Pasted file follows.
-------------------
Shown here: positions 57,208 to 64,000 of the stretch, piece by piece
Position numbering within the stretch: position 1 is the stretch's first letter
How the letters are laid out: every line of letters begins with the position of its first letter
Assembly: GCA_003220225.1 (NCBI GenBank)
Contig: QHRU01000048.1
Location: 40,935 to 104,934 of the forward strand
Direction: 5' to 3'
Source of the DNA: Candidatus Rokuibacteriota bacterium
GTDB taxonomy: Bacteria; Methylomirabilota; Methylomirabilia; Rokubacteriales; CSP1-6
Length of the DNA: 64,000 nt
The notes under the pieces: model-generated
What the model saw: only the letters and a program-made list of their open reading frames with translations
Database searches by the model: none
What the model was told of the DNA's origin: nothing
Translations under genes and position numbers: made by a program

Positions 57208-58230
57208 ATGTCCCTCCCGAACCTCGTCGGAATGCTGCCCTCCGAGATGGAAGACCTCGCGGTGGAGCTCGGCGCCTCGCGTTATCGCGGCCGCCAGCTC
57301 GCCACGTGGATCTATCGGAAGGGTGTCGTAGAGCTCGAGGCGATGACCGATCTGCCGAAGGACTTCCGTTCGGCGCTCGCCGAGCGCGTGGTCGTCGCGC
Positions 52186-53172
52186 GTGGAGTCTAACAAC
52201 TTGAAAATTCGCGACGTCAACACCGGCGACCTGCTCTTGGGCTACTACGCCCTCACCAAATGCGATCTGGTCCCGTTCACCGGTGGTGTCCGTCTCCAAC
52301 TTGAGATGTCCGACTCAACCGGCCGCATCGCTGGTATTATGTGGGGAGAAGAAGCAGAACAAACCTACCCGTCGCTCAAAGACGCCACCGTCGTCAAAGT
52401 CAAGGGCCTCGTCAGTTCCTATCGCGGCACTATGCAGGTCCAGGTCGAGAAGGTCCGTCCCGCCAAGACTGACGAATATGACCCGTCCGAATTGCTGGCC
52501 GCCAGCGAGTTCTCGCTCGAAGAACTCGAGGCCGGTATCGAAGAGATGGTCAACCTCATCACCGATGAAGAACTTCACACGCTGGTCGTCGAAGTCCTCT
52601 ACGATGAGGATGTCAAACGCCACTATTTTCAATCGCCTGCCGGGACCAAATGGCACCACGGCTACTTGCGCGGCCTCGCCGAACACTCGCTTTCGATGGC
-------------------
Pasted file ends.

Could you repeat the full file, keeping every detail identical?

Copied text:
Shown here: positions 57,208 to 64,000 of the stretch, piece by piece
Position numbering within the stretch: position 1 is the stretch's first letter
How the letters are laid out: every line of letters begins with the position of its first letter
Assembly: GCA_003220225.1 (NCBI GenBank)
Contig: QHRU01000048.1
Location: 40,935 to 104,934 of the forward strand
Direction: 5' to 3'
Source of the DNA: Candidatus Rokuibacteriota bacterium
GTDB taxonomy: Bacteria; Methylomirabilota; Methylomirabilia; Rokubacteriales; CSP1-6
Length of the DNA: 64,000 nt
The notes under the pieces: model-generated
What the model saw: only the letters and a program-made list of their open reading frames with translations
Database searches by the model: none
What the model was told of the DNA's origin: nothing
Translations under genes and position numbers: made by a program

Positions 57208-58230
57208 ATGTCCCTCCCGAACCTCGTCGGAATGCTGCCCTCCGAGATGGAAGACCTCGCGGTGGAGCTCGGCGCCTCGCGTTATCGCGGCCGCCAGCTC
57301 GCCACGTGGATCTATCGGAAGGGTGTCGTAGAGCTCGAGGCGATGACCGATCTGCCGAAGGACTTCCGTTCGGCGCTCGCCGAGCGCGTGGTCGTCGCGC
Positions 52186-53172
52186 GTGGAGTCTAACAAC
52201 TTGAAAATTCGCGACGTCAACACCGGCGACCTGCTCTTGGGCTACTACGCCCTCACCAAATGCGATCTGGTCCCGTTCACCGGTGGTGTCCGTCTCCAAC
52301 TTGAGATGTCCGACTCAACCGGCCGCATCGCTGGTATTATGTGGGGAGAAGAAGCAGAACAAACCTACCCGTCGCTCAAAGACGCCACCGTCGTCAAAGT
52401 CAAGGGCCTCGTCAGTTCCTATCGCGGCACTATGCAGGTCCAGGTCGAGAAGGTCCGTCCCGCCAAGACTGACGAATATGACCCGTCCGAATTGCTGGCC
52501 GCCAGCGAGTTCTCGCTCGAAGAACTCGAGGCCGGTATCGAAGAGATGGTCAACCTCATCACCGATGAAGAACTTCACACGCTGGTCGTCGAAGTCCTCT
52601 ACGATGAGGATGTCAAACGCCACTATTTTCAATCGCCTGCCGGGACCAAATGGCACCACGGCTACTTGCGCGGCCTCGCCGAACACTCGCTTTCGATGGC